For only the second time in 700 years, York Minster hosts the '˜greatest story ever told'

Mighty York Minster is providing a spectacular setting for the 'greatest story ever told' for the second time in its 700-year history.

By The Newsroom
Sunday, 29th May 2016, 9:00 am
Community actors who will play Mary and Joseph, Ruby Barker, 18, and Mark Comer, 57.
Community actors who will play Mary and Joseph, Ruby Barker, 18, and Mark Comer, 57.

The York Mystery Plays, which has its traditional opening tonight on the feast of Corpus Christi, are being bought back to life by a backstage army of workers and volunteers and a cast of 200 in front of an audience of up to 1,000.

Today cast and crew were blessed by Archbishop of York Dr John Sentamu before the opening in the Minster’s Nave.

Star of Game of Thrones, actor, Philip McGinley, takes the lead as Jesus in a production directed by the multi award-winning director Phillip Breen.

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Video: Behind the scenes at York Minster’s Mystery Plays

The plays, which date back to the 1300s, were a way of dramatising the Christian message when the Bible, which was in Latin, was out of reach to ordinary people. They start with the Creation and end with Judgement Day, taking in the 10 plagues and the crossing of the Red Sea, the flight into Egypt, the Last Supper and the birth and trial of Jesus.

They were last performed in the Minster in 2000 and Bradford-born Mike Poulton, who supplied the script then, returns with a shorter version along with musical director Dr Richard Shepherd, who wrote the score for the Millennium Mystery Plays.

Poulton, whose recent work includes adaptations of Wolf Hall and Bring up the Bodies for the Royal Shakespeare Company, has knocked 20 minutes off the 2000 script. He said: “I wanted it to come in at two and a half hours. I think audiences have a shorter time span (but) they will stay with it providing you keep their attention.

“The original plays started on the Feast of Corpus Christi at 4.30am and went on til midnight with breaks in-between – like watching a series of short programmes. We had to find a different way.”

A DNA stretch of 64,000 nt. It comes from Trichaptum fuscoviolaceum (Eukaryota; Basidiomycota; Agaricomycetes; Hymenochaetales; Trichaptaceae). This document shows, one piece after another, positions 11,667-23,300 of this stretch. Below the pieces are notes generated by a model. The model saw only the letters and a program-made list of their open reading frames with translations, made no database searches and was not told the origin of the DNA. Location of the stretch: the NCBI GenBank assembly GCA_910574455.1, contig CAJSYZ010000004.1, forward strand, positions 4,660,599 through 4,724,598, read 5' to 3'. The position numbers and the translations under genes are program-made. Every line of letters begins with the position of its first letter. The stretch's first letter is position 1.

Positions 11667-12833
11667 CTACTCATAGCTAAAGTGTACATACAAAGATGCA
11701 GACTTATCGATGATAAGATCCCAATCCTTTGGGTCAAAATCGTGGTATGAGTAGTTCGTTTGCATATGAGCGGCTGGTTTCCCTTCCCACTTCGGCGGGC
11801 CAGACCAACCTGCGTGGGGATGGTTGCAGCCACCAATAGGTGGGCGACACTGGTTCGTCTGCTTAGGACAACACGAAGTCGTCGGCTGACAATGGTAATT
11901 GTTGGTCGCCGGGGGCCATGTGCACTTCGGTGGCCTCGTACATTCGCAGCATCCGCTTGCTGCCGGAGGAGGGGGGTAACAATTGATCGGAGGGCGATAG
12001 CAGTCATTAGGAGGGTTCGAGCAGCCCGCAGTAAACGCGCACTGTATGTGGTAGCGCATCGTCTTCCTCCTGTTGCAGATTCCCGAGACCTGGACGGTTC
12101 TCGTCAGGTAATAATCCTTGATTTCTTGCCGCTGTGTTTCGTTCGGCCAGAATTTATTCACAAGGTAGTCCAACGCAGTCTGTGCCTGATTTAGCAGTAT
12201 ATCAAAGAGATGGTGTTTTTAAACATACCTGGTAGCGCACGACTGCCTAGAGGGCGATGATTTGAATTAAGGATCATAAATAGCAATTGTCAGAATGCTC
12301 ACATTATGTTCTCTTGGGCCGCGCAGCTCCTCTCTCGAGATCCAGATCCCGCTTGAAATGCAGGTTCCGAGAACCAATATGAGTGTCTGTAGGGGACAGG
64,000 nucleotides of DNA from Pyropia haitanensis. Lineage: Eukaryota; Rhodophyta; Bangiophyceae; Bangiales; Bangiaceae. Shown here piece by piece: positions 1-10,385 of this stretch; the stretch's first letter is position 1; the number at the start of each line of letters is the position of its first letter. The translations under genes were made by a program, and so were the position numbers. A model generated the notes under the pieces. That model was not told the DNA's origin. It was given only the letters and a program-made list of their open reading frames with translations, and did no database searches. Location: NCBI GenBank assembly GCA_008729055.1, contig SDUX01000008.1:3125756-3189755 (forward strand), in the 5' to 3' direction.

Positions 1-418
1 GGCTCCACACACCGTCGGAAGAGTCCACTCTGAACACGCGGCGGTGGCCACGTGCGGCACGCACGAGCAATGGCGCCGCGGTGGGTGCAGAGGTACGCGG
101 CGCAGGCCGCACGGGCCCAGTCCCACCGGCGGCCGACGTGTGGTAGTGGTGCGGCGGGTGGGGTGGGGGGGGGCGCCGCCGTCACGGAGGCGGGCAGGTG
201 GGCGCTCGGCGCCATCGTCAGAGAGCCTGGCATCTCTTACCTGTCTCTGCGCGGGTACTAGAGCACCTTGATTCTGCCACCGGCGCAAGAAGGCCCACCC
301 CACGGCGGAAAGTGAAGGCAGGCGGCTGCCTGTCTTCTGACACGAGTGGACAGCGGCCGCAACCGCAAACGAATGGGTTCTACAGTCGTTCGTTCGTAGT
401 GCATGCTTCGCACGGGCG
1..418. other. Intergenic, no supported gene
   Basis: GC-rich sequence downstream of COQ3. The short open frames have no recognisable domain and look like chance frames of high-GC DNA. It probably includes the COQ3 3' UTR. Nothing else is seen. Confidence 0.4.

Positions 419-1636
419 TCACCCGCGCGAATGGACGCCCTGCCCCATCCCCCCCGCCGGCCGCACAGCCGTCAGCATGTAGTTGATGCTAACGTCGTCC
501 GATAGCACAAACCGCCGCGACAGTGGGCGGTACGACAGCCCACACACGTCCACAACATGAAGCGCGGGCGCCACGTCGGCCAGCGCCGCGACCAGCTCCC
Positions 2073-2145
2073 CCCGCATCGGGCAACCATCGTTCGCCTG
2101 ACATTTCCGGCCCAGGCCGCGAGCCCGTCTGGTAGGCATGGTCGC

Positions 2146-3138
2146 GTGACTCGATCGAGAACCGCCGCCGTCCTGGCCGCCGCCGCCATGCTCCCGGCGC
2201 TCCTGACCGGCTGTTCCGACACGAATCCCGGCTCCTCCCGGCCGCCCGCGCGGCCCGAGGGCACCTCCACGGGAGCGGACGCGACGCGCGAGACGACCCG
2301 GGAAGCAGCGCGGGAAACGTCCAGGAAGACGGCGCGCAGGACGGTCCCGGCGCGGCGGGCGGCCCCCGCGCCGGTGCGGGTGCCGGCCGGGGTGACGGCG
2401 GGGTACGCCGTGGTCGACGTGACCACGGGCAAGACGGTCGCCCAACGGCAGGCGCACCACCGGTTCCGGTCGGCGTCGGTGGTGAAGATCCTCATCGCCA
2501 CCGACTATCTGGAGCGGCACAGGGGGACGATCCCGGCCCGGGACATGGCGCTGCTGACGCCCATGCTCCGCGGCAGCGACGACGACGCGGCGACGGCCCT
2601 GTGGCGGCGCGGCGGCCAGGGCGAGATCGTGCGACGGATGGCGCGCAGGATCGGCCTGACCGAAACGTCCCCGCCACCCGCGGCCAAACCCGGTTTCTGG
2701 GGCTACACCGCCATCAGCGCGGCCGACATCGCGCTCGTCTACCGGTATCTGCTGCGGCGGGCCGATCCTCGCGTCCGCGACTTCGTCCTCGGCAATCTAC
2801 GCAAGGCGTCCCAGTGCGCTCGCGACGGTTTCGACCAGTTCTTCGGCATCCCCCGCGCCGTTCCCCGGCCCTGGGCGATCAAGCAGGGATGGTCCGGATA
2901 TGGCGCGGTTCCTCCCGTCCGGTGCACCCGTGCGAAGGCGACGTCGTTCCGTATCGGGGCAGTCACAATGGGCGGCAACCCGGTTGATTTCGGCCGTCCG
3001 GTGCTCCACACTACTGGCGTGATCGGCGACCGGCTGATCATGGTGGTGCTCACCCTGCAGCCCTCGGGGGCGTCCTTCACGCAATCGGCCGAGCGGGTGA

The early scripts were hidden away after the Reformation until they were rediscovered in the Victorian period. Poulton’s version aims to preserve the “Yorkshire twang”. He said: “I’ve kept as close to the original as I possibly can but there are parts that are inaccessible because of the vocabulary. I’ve tried to preserve the language patterns, the Yorkshire twang.

“They were written by the priests, but performed by the people of York for the people of York. We call it the greatest story ever told – it reflects everything that happens in

the life of a man and a woman and very experience they encounter.”

The 160-strong cast is backed up by 240 backstage volunteers, who come from all different walks of life. In all 2,000 hours have been spent on completing the stage, while skilled volunteers have made a host of props including 48 wings, 50 halos and a crown of thorns. People have bought tickets from Europe, the Far East, from the USA and Canada, as well as from York, Yorkshire and the rest of the UK.

Dr Sentamu urged people to come and see the spectacle. He said: “I saw the set for the first time last Sunday for the ordination of 20 priests, having been out on the road as part of my Pilgrimage. The setting is stunning.

“York Minster’s long nave has been transformed into a great theatre, and if you haven’t yet got your ticket to come and see the Mystery Plays in this magnificent setting – don’t delay.”

Dean of York Minster Vivienne Faull added: “After a gap of 16 years it is a great pleasure and enormously exciting to stage the Mystery Plays at York Minister again. The stories of the plays are stamped across the very fabric of the cathedral, from the carvings in the stonework to the stained glass in the Great East Window, which depicts the cycles dramatised in the plays.”

Restoration drama

Produced originally by York’s craft guilds, the plays were banned by the Tudor monarchy in 1569.

They were bought back to the public’s attention through the persistence of an American antiquarian, Lucy Toulin Smith, who had them republished in 1885.

The performances were revived in 1951 as part of the Festival of Britain.

In keeping with tradition cast members over the last 60 years have been amateurs drawn from the local community with just one professional actor.

Famous faces over the years have included Dame Judi Dench, Robson Green and Ray Stevenson.